According to their web site (in French) it’s made up of 35% Carignan (from 125 year-old vines), 30% Syrah (20 year-old vines), 25% Grenache (55 year old vines) and 10% Mourvèdre (25 year-old vines). That all adds up to a bloody tasty bottle of wine.
On the nose it has a bunch of cool stuff going on. There’s gorgeous ripe red berries, cherry and an herb and floral edge to it. A sip gave me even more. There’s the cherry and berry, along with licorice, the herbs (thyme? – maybe because I had some with dinner tonight) and a long and kinda’ tannic finish that goes on for over a minute.
Do I like this wine? Actually, I love it. It’s a gorgeous Old World wine with a bit of the New World’s density of flavour tossed in. It’s naturally farmed, comes from a great producer and has a very reasonable price for its quality.
$35 at Kitsilano Wine Cellars from the Farmstead folks.
Last Saturday night Candace and I headed out to Graham’s for a BBQ dinner and to taste a few wines… and film a few reviews. First up is Sean Thackrey’ delicious Pleiades XVII. It’s a blend of Syrah, Sangiovese, Mourvèdre, Barbera, Carignane, Petite Sirah and Viognier, among others.
Pretty amazing stuff.
$19.99 at the Bottle Barn in Santa Rosa, CA.
Wow. What else can you say when you taste this wine? I would actually mistake it for a Nebbiolo-based Piemontese wine… It’s just that hard to pin down. I first tasted it at Vancouver’s Salt Tasting Room a while back and had been looking for it since.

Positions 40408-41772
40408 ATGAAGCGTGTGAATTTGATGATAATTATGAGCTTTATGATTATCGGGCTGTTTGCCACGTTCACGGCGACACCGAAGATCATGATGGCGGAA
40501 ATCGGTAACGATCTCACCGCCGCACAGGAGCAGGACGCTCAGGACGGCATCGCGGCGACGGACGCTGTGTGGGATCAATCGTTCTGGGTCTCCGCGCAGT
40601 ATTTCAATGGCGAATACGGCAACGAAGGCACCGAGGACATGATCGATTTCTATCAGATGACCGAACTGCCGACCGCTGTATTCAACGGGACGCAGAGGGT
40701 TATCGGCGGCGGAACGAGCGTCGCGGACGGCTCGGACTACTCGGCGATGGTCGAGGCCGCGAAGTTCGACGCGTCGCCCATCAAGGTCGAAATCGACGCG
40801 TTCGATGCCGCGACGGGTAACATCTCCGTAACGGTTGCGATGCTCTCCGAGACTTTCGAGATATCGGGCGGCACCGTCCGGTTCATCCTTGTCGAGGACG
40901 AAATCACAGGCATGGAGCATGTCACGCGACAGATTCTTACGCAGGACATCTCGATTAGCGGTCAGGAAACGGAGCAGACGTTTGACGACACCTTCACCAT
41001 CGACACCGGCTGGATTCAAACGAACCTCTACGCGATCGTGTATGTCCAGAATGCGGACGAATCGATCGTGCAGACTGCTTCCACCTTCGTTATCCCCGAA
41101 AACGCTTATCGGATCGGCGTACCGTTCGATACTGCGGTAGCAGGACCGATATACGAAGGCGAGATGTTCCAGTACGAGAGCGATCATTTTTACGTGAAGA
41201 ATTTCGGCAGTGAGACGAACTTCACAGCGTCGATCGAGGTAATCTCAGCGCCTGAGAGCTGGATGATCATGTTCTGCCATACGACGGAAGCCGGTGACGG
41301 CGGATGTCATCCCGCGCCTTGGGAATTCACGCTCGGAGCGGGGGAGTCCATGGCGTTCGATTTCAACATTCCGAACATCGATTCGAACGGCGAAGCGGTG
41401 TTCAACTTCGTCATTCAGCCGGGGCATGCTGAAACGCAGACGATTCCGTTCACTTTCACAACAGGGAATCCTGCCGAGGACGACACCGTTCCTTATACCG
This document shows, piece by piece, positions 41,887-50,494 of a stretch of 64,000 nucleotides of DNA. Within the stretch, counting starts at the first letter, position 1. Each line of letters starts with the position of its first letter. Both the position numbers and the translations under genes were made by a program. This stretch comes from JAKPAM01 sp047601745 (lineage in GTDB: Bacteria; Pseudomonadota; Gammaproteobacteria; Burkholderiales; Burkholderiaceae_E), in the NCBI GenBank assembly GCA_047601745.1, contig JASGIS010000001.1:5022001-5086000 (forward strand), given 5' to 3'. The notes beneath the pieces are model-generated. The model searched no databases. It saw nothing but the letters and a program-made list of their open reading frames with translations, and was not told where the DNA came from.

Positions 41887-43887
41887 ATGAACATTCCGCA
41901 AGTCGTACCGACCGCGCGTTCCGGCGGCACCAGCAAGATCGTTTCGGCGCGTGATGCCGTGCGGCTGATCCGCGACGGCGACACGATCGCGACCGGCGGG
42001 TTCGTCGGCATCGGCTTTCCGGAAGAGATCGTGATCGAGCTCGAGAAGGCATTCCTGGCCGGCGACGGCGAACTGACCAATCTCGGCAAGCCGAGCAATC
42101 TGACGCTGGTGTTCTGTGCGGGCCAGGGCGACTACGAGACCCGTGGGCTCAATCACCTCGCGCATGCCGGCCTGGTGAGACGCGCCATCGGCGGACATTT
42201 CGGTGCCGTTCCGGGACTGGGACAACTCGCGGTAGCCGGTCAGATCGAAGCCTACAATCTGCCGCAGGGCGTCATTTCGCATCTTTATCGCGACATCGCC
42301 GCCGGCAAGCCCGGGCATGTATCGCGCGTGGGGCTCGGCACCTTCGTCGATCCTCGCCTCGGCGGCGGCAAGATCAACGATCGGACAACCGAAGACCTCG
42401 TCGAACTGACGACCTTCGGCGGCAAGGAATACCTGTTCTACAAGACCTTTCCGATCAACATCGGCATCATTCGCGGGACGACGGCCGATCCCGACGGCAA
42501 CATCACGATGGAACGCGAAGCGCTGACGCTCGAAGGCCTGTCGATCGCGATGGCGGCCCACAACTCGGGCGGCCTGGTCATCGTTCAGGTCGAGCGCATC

It’s a field blend of Syrah, Sangiovese, Mourvèdre, Barbera, Carignane, Petite Sirah and Viognier, among other varietals. After harvest, winemaker Sean Thackrey lets the grapes sit and “rest” at least 24 hours outside his home. Then after crush, he transfers the juice to ferment in open vats under the eucalyptus trees that surround the winery.
Thackrey doesn’t keep track of the exact percentage that ends up in each blend so it’s different from year to year. No fancy schmancy modern science-driven techniques going on here. He got his education from what he says is the world’s largest collection of ancient wine scripts and lets his palate guide the final mix. The man is a character – something his wines have in spades.
The nose is really unique, especially for a California wine. There’s tar, powerful dark cherry and a bit of citrus edged by Thackrey’s signature note of eucalyptus. A curious sip gives up tar-edged cherry fruit along with a full-bodied mouth-feel and a finish that actually builds before it starts to fade a minute later.
I could drink this all the time and when you can find it, it’s quite the value. I was lucky enough to come across it at K & L Wine Merchants on my recent trip to San Francisco for the 2009 ZAP Festival.